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Exclusion Is On the Map

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The horror of having your life excluded from an official map makes it clear that geography is important in people’s lives. Geography creates a perception of place, of position, and more importantly, of inclusion in a group.

The discomfort of seeing favelas excluded from a tourist map of the city of Rio de Janeiro led to an outburst across the city’s social networks and media platforms this week, as if favelas were an organ that had been excised from the body. No comparison is more fitting, because really a city functions as a body in which each person has their function, carrying information from one “organ” to another (living place).

We’ve already lived eras during which entire organs were removed, physically, like when they ripped out Favela do Pinto for the construction of the (upper-middle-class) “Stone Jungle” condominium in Gávea, relocating people miles away to City of God or Cidade Alta. The consequences are visible to this day: the constructed “cities” (City of God and Cidade Alta) do not feel, for good reason, like part of the city that was left behind: the Marvelous City. We recently relived this in the name of the Olympics, which reproduced techniques from the 1960s and 70s.

But exclusion on the tourist map is not something new for Rio de Janeiro. In reality, tourist maps always showed only the “Marvelous City” and not the parts kept hidden. What happened recently with some favelas has been happening for decades in suburbs of the North and West Zones. Worthless are the 380 years of existing tourism in the Church of Our Lady of Penha, in the neighborhoods of the Leopoldina region, or the fantastic Zeppelin Hangar, which has existed since 1936 in Santa Cruz and is one of a few of its kind still standing in the world. All of these do not appear on the map and even many locals do not visit them.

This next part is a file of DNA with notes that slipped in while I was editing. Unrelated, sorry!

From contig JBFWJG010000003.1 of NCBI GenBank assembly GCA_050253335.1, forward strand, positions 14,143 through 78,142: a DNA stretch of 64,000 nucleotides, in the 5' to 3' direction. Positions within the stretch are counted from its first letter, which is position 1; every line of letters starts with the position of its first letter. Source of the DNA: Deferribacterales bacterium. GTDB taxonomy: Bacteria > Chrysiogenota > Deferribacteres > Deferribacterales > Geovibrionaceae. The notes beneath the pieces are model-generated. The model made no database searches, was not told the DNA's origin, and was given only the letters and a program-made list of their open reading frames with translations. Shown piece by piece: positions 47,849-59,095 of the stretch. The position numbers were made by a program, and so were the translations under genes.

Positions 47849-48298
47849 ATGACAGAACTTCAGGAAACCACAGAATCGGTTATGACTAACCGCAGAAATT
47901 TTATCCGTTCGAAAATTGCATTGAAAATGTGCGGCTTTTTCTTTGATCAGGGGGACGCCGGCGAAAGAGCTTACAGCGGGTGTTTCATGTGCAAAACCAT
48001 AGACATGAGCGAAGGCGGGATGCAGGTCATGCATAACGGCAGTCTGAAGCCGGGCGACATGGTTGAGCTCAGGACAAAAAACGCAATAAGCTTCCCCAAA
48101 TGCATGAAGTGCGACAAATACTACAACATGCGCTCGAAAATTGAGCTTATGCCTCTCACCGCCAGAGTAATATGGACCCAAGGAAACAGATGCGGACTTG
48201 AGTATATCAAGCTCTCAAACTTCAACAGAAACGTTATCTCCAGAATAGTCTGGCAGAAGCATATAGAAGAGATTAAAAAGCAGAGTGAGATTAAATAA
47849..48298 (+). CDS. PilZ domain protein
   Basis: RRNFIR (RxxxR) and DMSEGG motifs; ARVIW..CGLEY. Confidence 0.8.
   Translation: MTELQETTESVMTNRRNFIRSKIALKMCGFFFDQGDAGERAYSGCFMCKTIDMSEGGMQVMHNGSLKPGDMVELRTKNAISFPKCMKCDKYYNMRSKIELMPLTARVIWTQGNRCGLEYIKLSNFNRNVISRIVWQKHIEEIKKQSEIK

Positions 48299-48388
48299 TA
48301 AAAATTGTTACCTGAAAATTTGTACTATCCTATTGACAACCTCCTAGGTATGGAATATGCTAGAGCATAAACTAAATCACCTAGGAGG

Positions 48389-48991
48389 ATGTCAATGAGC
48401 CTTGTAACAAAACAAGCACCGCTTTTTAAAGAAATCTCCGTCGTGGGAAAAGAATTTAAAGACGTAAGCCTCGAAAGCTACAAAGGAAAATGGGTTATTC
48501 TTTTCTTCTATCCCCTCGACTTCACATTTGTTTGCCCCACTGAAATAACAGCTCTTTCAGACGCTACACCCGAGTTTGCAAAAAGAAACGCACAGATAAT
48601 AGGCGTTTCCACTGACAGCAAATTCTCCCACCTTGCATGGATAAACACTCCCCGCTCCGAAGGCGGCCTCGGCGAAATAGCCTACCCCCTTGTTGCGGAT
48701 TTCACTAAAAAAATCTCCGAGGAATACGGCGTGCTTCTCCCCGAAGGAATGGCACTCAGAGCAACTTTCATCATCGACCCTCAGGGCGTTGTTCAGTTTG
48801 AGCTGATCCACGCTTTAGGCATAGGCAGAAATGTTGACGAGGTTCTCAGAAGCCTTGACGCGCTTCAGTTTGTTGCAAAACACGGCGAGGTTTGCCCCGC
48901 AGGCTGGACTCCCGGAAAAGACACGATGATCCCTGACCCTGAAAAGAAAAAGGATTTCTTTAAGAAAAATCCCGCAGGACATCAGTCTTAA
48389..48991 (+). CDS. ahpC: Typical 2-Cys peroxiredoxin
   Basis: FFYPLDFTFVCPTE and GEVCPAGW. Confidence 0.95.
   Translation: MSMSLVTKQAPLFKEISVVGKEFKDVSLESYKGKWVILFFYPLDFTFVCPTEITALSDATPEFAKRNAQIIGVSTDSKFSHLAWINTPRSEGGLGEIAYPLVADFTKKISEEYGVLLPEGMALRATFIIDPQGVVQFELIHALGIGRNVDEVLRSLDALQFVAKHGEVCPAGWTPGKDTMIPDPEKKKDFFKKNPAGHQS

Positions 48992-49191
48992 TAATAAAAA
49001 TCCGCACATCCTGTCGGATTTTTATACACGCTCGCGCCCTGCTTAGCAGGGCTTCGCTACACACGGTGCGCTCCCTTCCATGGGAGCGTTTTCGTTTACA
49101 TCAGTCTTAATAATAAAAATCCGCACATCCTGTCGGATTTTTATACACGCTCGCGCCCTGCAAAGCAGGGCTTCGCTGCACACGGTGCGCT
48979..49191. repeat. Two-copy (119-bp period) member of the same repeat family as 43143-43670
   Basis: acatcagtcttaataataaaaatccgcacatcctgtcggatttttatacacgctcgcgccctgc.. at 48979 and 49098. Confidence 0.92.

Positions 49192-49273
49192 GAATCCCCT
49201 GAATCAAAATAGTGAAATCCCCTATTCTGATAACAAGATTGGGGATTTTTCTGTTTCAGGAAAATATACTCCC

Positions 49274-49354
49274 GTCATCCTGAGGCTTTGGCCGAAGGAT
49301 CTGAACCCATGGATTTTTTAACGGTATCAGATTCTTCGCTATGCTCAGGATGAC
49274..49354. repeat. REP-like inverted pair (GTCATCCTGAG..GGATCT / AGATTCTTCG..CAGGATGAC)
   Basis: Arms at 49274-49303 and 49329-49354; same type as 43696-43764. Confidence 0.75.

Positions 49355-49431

The most recent chapter dealt with the proposal of the Flamengo Sports Club to construct their new soccer stadium on a plot in Manguinhos, one kilometer from the neighborhood’s train station and on the edge of Avenida Brasil. Decades of absolute silence regarding the abandonment of industrial yards in neighborhoods around Avenida Brasil since the 1970s were ruptured with this announcement, but rather than being seen as an opportunity, it was treated as recklessness: how could they plan an attraction in a place we have always concealed? Which we have always left to fate? Violence, urbanism, and even the target audience were cited as problems, in yet another effort to not “waste” attention on solving the problems of this forgotten region.

More and more, Rio de Janeiro invests in only one approach to tourism, one in which a certain hegemonic class is seen; one in which some people get rich; and which they do not think to reinvent. They spent a lot of money building the Marvelous City, guaranteeing that those who do not fit the right image go to other “cities” within the municipality of Rio de Janeiro—other “cities” they say even have their own rules of administrative management, unrelated to all spheres of official government thanks to its inability to treat all citizens in its territories equally.

Does the one map reflect the other? Does the tourist map fit with the map of income distribution, and because of this, should we not attempt to identify ourselves in it? Should the tourist map represent less than ten percent of the population, showing only the beachfront areas, without the North Zone or the West Zone and now without the favelas? Showing tourists that even Galeão Airport is outside of the city?

This is no mere coincidence because, as Caetano Veloso sings, “Narcissus finds ugly that which is not in his mirror.”

Geographer Hugo Costa, age 42, is a blogger who resides in the Ramos neighborhood of Rio’s North Zone.